State of emergency to quickly repair run-down PNG hospital
The run-down hospital in Papua New Guinea's second city is to undergo repairs after the government announces a state of emergency.
The Papua New Guinea government has declared a state of emergency aimed at improving the physical state of Lae's run-down Angau hospital.
The state of emergency allows the government to immediately access funding in a trust account that had been intended for a rebuilding of the hospital.
Our correspondent in Lae, Oseah Philemon, says several million kina of that fund will now be used to undertake emergency repairs.
Angau hospital (Image - New Zealand Ministry of Foreign Affairs and Trade)
OSEAH PHILEMON: Because it is a state of emergency, the government has completely taken over the hospital and they've now awarded the contract to a major construction company in Lae - Hornibrook NGI. And they're going to get in there and work on the real parts that need to be renovated.
DON WISEMAN: Tell us how bad things are at this hospital.
OP: It is absolutely run-down. I am surprised that it continues to operate. It is completely run-down. The physical state of the hospital is a real, real eyesore. It cannot be called a hospital anymore. It's completely run-down Wards are run-down. They've just renovated the Accident and Emergency section, so that's probably the only part of the hospital that looks good. The rest of the hospital is in a terrible state. The operating theatres, most of them are not operating. The beds are very old. Very, very old mattresses. They've run out of sheets. The hospital is also running short of drugs. It's terrible. And it's been like this for a long time. It's very demoralising for the staff, too. They're in very short numbers. There's a real shortage of nurses and doctors. So the hospital is in a very, very terrible state.
DON WISEMAN: Who is to blame here for it being so run-down? Is it the provincial administration or the national government?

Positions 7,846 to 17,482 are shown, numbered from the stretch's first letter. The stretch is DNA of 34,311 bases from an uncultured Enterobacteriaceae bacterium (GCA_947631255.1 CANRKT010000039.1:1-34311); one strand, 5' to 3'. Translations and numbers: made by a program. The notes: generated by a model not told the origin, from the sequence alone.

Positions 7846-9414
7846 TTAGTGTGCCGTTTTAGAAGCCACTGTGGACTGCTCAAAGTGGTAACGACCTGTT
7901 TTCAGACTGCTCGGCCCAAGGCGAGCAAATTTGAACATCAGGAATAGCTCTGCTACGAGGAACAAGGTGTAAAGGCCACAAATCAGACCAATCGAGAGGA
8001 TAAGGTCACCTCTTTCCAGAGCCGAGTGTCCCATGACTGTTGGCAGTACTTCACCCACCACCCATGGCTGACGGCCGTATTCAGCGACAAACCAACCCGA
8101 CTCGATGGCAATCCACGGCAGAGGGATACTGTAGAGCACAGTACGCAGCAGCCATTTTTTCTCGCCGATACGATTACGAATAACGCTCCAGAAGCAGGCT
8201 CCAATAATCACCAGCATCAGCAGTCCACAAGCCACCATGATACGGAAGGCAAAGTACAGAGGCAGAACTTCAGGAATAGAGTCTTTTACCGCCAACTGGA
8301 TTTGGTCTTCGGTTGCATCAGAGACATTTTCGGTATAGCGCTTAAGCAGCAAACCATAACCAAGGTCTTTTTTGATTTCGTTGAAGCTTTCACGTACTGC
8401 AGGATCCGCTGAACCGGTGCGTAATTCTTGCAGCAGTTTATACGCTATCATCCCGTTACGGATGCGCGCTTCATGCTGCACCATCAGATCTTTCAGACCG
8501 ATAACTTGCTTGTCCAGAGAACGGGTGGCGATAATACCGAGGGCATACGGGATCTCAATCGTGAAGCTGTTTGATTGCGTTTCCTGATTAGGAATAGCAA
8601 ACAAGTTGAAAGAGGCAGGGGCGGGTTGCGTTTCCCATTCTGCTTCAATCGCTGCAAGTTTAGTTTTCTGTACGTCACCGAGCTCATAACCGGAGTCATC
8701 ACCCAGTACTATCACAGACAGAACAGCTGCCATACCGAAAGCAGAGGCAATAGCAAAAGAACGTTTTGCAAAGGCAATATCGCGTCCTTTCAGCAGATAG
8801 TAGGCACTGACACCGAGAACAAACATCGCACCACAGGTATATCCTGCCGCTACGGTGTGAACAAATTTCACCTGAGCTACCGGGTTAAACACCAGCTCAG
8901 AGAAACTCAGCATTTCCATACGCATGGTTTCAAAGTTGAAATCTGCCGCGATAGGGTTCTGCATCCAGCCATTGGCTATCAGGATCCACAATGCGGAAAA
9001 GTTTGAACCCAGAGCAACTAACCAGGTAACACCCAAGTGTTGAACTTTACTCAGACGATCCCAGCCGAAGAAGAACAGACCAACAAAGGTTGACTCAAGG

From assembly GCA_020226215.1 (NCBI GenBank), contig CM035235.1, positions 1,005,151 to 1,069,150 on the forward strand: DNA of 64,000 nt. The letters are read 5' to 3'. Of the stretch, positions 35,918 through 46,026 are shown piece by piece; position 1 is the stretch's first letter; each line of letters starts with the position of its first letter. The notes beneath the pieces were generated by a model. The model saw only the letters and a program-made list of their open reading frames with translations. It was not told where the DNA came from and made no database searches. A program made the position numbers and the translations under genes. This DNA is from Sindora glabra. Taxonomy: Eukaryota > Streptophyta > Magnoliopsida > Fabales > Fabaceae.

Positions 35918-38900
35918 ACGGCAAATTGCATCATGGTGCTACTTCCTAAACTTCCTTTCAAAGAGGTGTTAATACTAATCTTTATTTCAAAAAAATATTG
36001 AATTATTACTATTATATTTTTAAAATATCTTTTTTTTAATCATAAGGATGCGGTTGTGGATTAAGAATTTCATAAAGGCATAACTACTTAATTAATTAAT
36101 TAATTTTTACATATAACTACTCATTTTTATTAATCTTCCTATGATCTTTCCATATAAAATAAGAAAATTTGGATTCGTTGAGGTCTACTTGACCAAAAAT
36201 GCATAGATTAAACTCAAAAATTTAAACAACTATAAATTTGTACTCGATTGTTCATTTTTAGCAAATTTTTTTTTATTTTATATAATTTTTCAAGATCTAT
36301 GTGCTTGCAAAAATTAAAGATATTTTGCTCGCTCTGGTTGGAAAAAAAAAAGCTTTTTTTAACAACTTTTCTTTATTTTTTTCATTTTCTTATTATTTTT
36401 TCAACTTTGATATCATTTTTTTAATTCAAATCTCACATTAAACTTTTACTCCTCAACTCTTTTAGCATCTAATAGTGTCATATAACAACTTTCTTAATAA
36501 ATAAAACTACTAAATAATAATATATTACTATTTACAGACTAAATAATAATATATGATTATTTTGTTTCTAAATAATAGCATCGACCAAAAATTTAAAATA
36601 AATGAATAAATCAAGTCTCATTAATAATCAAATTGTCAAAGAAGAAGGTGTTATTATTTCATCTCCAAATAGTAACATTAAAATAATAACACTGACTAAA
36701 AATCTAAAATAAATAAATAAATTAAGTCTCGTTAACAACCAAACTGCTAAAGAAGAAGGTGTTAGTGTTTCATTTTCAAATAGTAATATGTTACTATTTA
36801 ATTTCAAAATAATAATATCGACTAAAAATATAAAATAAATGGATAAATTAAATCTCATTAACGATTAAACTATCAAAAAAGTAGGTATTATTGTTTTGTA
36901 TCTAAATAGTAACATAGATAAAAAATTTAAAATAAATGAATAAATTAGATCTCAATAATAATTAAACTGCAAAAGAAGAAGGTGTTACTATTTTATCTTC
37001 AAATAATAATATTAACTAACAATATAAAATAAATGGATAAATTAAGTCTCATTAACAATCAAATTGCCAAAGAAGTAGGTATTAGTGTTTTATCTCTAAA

OP: Under the decentralisation of powers system of the government which was set up soon after independence, most of the functions of the hospitals have been transferred to provincial governments, but provincial governments say the actual control of the hospital is by the Department of Health, which is national government. So you have a system where part of the management and administration is supposed ot be run by the provincial government and then the others are supposed to be run by the national government. Funding has been a very, very serious problem all along. The money that they get through the national budget is just barely enough to pay for salaries and drugs, otherwise not enough to pay for new equipment, not enough to do any maintenance. So that's where the problem lies. And it's a combination of things. And both national and provincial governments are responsible for this throughout the years since independence. And this is not just the Angau hospital - this is all hospitals in Port Moresby. The government recently allocated 50 million kina to Port Moresby General Hospital to get it into shape and Port Moresby General Hospital, I understand, is starting to look much better now than it used to.
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